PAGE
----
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It's so typical of me to talk about myself.. Adele's great song 'Hello' sums up the Selfie age, perfectly, and also Eyewear's BLOG, which has always been of the digital age - self-important, fluid, ephemeral, fashion-aware, ubiquitous, curious, seeking, innovating, changeable, and deeply trivial.
Tis the season, again, of lists and we love them here but know them to be of course profoundly personal - and so what? Here are the fifteen tracks we played most this year at Eyewear HQ, and loved the most - though a few nearly got through, including songs by Madonna and Lana del Rey.... indeed, you know the year is rich beyond belief when we cannot even fit in critical darlings Julia Holter, Diiv, David Bowie, Ezra Furman, Everything Everything, Petite Meller, Peaches, Sleaford Mods, Grimes, Mark Ronson, Sia, Beck, Bob Dylan, Taylor Swift, or Deerhunter, to name just a few.
15 for 2015, get it?  Silly but it helps us to cut down the writing. And, if you made this as a list at Spotify, it would run for exactly 60 minutes!
So, here, in alphabetical order by title, are the 15 best popular songs of 2015 according to Eyewear's blog....
1. 'All of Me Wants All of You' - Sufjan Stevens
This is not only alphabetically the first songs, but coincidentally simply the finest song of the year. Chanelling Elliot Smith and Paul Simon, Stevens, himself a lyric genius, has composed a song that is as poetically confessional as Robert Lowell, but as contemporary as the masturbation while his friend checks her phone - melancholy, tender, fragile and a work of art.
2. 'Are You Ready?' - Mercury Rev
An indie band of somewhat mysterious purpose, enigmatic and rarely noticed, Mercury Rev are capable of creating an uncanny sound that skirts the edge of the experimental.  Here they combine their love of strings, echoes, and dreamy vocals, with a pop song about loving "psychedelic rock and blue-eyed soul" that is both sad and exhiliarting.  It may be about getting ready to dance or hit the town, or die, or have a kiss or a hit of something potent.  It is a very lovely moment.
3. 'Bills' - Lunchmoney Lewis
Few songs sound like instant classics. This is one of them - it arrives with its own zany post-Crisis/Crash exuberance and intent. If songs are meant to lift the soul and also tell a truth, few songs of this decade have been as tellingly accurate about Austerity and its personal demands.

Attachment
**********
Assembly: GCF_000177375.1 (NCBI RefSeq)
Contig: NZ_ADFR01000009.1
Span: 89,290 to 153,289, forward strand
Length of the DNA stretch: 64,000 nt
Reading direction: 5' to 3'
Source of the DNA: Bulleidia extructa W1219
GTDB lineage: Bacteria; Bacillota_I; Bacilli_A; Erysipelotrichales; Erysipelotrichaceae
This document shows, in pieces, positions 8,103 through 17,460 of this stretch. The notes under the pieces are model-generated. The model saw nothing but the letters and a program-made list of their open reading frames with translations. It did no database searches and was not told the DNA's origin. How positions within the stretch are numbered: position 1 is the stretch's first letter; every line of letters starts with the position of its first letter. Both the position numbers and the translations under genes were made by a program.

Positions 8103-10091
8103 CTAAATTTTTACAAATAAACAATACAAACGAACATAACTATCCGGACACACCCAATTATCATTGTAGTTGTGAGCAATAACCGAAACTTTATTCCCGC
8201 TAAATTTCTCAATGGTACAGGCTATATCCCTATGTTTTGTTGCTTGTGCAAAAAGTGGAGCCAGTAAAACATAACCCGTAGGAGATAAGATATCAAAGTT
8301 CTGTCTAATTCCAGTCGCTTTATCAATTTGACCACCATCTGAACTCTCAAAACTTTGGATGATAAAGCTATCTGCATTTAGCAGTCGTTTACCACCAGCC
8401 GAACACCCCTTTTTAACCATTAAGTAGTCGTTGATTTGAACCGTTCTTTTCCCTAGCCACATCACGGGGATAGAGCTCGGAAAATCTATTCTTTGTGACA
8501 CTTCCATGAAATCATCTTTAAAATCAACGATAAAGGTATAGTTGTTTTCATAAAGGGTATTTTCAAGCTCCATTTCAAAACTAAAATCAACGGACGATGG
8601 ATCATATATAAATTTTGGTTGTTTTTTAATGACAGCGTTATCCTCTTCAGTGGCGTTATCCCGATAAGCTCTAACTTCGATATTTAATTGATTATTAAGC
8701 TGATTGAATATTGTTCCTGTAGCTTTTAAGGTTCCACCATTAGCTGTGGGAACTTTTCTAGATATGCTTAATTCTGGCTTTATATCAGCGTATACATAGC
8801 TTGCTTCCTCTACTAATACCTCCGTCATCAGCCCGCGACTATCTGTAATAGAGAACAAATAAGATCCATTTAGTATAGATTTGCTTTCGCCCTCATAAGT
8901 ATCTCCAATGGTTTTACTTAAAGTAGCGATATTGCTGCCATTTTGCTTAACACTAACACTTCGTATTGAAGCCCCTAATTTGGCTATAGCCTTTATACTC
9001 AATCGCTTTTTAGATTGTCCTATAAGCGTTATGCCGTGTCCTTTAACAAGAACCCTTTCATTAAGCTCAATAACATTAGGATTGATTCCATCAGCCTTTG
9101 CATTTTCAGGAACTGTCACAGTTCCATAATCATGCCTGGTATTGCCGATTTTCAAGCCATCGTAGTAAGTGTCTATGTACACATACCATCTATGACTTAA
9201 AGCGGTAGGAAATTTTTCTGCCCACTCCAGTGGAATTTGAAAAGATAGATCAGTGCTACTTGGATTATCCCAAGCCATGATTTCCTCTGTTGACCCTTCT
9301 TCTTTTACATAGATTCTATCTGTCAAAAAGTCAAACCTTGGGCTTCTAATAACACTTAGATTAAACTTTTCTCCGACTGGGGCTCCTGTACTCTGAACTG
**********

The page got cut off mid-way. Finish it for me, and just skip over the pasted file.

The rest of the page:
4. 'Body Talk' - Foxes
Electro-pop was everywhere this year, and huge hit-making song-writing teams combined on many gigantic albums. Foxes released a clutch of singles, but this is the one that most strikes a chord. As catchy as anything Madonna or Lady Gaga or Robyn, or Taylor Swift have ever managed to produce, the themes of love, heart ache and desire, were as direct as the finest 80s hits - so it ended up speaking for itself.
5. 'California Nights' - Best Coast
Best Coast are a duo with few critical friends. This new track arrived without champions and the album was ignored at year's end by many list-makers.  However, in their attempt to take a Smiths riff and generate their own anthemic dream pop legacy, they have written a masterpiece of guitar indie swoon and jangle. I get high still every time I listen to it.
6. 'Can't Feel My Face' - The Weeknd
Canadians like Justin Bieber, Grimes, Carly Rae Jepsen and Drake dominated the charts this year. No Canadian song-writer managed better to create a classic, however - this song could be a missing Michael Jackson #1, and made the idea of loss of face oddly meaningful. A master class.
7. 'Cranekiss' - Tamaryn
A number of indie groups sought to revive the best dream pop traditions this year, but only one wrote the finest dream pop song since 'Fade Into You' - perhaps my favourite group now working (aside from The Jezabels). Exquisite, romantic, sad, and proto-gothic, it sets a thousand bedrooms darkly ablaze with passion and sensibility.
8. 'Decided Knowledge' - Dutch Uncles
Sounding like an oddly quirky revision of Tears For Fears, by way of OMD, this came in under the radar, as a deeply insightful and critical discussion of a life beset by the Toad work, and CV-obsession. Few songs discuss work, harmony, opinion, and money without letting on what is at stake, but no song I have ever heard could better soundtrack the ending of a film about an accountant, MP, or civil servant turning whistle-blower.